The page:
How Has the Weather Been Lately?
This may seem unimportant, but it is vital that you get to know about the local weather systems and historical weather data before purchasing a site. Flooding, drought, and damage caused by storms can create extra expenses that may ruin your chances of a good harvest.
Read the Small Print
The value of the property can be influenced by many factors, so it is crucial that you understand the lay of the land. State legislation on zoning and conservation can have an impact on the operations you can run onsite. Mineral and water rights can have an effect on the price of the land and of successful operations when it comes to irrigating the land and setting up pasture lands.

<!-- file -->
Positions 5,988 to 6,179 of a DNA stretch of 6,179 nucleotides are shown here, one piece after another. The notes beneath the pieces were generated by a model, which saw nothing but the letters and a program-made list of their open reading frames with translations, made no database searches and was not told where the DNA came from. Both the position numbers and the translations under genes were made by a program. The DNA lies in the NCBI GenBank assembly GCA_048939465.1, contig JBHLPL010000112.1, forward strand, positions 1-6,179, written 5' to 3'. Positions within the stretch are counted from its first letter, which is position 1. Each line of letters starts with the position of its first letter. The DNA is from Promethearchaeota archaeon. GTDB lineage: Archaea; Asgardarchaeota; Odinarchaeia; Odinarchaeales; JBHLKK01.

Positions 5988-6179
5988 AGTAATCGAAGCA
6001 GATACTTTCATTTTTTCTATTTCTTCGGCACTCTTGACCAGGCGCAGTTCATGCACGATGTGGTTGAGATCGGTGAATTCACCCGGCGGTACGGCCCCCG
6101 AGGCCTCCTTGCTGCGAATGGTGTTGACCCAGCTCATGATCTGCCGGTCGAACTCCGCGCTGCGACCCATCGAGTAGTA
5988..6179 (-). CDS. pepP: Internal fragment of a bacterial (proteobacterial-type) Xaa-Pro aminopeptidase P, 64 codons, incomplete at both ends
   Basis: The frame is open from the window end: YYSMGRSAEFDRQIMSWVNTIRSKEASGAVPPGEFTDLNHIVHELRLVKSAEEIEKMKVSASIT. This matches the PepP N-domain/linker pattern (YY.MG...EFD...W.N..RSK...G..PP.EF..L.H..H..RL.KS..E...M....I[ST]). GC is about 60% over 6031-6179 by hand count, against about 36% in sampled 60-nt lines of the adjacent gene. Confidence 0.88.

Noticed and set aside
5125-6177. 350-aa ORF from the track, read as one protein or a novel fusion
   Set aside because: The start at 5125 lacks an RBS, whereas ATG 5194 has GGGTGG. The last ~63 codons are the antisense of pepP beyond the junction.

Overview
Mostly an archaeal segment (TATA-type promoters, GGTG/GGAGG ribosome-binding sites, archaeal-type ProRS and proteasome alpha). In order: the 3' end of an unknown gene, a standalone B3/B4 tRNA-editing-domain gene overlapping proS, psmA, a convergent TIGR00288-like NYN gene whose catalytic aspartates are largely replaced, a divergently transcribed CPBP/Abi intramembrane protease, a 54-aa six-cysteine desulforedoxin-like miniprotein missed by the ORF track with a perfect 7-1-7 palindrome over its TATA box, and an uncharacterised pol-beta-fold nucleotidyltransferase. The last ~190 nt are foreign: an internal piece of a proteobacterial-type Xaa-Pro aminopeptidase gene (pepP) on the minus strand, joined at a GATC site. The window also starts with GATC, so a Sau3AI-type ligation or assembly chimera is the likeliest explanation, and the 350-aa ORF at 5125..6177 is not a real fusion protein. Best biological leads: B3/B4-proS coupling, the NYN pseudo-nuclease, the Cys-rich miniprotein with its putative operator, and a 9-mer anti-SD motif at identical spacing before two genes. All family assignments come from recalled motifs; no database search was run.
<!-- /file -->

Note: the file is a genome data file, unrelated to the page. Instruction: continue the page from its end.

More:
Learning about the local habitat is also vitally important. There may be parts of the property set aside for conservation, while there may be a diverse range of big game and fish onsite. These properties may have licenses for fishing and big game hunting, which can be an additional source of income for ranch owners. However, any diversification has to be balanced with creating the optimum conditions for the cattle.
Buying a cattle ranch is a dream come true for many people, but it is essential to look at all the details and speak to experts before diving in.
The Rocky Mountains are symbolic of the great American West and have long been an integral part of the lives of the people who have been drawn here. The waters that come down from the mountains feed rivers, streams, and creeks, which in turn helps provide water for the diverse flora and fauna.
This backdrop attracts many prospective ranchers and old hands alike, with ranch properties in Colorado, Montana, Wyoming, New Mexico, and Utah being much sought after. However, finding the perfect Rocky Mountain Ranch requires doing some homework before getting out the checkbook.